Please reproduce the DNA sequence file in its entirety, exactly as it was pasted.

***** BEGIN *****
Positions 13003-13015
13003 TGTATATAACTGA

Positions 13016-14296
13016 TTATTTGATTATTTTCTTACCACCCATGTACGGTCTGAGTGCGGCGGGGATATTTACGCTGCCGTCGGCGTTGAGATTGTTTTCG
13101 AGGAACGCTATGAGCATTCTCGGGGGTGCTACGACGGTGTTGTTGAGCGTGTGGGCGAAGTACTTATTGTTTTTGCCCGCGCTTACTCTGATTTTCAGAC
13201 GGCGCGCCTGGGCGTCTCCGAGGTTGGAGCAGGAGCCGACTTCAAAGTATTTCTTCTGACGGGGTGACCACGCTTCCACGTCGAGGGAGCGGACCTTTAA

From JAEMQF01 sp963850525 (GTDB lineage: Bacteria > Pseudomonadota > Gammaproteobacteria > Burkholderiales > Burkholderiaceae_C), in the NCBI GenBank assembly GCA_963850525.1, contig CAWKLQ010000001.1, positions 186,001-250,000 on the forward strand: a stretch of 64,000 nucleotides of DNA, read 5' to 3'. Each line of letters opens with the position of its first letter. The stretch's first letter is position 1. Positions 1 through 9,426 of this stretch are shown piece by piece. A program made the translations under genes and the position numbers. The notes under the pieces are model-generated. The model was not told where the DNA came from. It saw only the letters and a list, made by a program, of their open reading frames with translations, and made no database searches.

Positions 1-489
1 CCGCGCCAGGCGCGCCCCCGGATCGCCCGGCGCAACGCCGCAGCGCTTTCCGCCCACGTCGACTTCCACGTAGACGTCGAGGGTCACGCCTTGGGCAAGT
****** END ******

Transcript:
Positions 13003-13015
13003 TGTATATAACTGA

Positions 13016-14296
13016 TTATTTGATTATTTTCTTACCACCCATGTACGGTCTGAGTGCGGCGGGGATATTTACGCTGCCGTCGGCGTTGAGATTGTTTTCG
13101 AGGAACGCTATGAGCATTCTCGGGGGTGCTACGACGGTGTTGTTGAGCGTGTGGGCGAAGTACTTATTGTTTTTGCCCGCGCTTACTCTGATTTTCAGAC
13201 GGCGCGCCTGGGCGTCTCCGAGGTTGGAGCAGGAGCCGACTTCAAAGTATTTCTTCTGACGGGGTGACCACGCTTCCACGTCGAGGGAGCGGACCTTTAA

From JAEMQF01 sp963850525 (GTDB lineage: Bacteria > Pseudomonadota > Gammaproteobacteria > Burkholderiales > Burkholderiaceae_C), in the NCBI GenBank assembly GCA_963850525.1, contig CAWKLQ010000001.1, positions 186,001-250,000 on the forward strand: a stretch of 64,000 nucleotides of DNA, read 5' to 3'. Each line of letters opens with the position of its first letter. The stretch's first letter is position 1. Positions 1 through 9,426 of this stretch are shown piece by piece. A program made the translations under genes and the position numbers. The notes under the pieces are model-generated. The model was not told where the DNA came from. It saw only the letters and a list, made by a program, of their open reading frames with translations, and made no database searches.

Positions 1-489
1 CCGCGCCAGGCGCGCCCCCGGATCGCCCGGCGCAACGCCGCAGCGCTTTCCGCCCACGTCGACTTCCACGTAGACGTCGAGGGTCACGCCTTGGGCAAGT